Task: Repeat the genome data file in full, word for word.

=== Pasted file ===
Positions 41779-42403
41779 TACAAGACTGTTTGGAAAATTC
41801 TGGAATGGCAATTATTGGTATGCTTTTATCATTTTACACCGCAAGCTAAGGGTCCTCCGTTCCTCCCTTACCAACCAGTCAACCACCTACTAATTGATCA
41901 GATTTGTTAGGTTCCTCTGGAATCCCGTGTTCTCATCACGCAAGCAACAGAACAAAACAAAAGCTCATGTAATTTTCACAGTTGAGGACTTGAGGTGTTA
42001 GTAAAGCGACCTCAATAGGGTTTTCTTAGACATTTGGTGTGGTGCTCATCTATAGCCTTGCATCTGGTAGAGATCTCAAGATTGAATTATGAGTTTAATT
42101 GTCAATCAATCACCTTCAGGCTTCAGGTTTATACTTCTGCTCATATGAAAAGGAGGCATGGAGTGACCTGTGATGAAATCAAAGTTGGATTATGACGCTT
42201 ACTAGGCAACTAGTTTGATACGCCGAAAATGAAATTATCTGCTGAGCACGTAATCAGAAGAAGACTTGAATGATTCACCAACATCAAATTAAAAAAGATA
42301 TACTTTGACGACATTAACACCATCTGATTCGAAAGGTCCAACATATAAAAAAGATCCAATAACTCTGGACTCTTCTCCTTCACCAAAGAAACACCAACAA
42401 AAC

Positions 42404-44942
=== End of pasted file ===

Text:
Positions 41779-42403
41779 TACAAGACTGTTTGGAAAATTC
41801 TGGAATGGCAATTATTGGTATGCTTTTATCATTTTACACCGCAAGCTAAGGGTCCTCCGTTCCTCCCTTACCAACCAGTCAACCACCTACTAATTGATCA
41901 GATTTGTTAGGTTCCTCTGGAATCCCGTGTTCTCATCACGCAAGCAACAGAACAAAACAAAAGCTCATGTAATTTTCACAGTTGAGGACTTGAGGTGTTA
42001 GTAAAGCGACCTCAATAGGGTTTTCTTAGACATTTGGTGTGGTGCTCATCTATAGCCTTGCATCTGGTAGAGATCTCAAGATTGAATTATGAGTTTAATT
42101 GTCAATCAATCACCTTCAGGCTTCAGGTTTATACTTCTGCTCATATGAAAAGGAGGCATGGAGTGACCTGTGATGAAATCAAAGTTGGATTATGACGCTT
42201 ACTAGGCAACTAGTTTGATACGCCGAAAATGAAATTATCTGCTGAGCACGTAATCAGAAGAAGACTTGAATGATTCACCAACATCAAATTAAAAAAGATA
42301 TACTTTGACGACATTAACACCATCTGATTCGAAAGGTCCAACATATAAAAAAGATCCAATAACTCTGGACTCTTCTCCTTCACCAAAGAAACACCAACAA
42401 AAC

Positions 42404-44942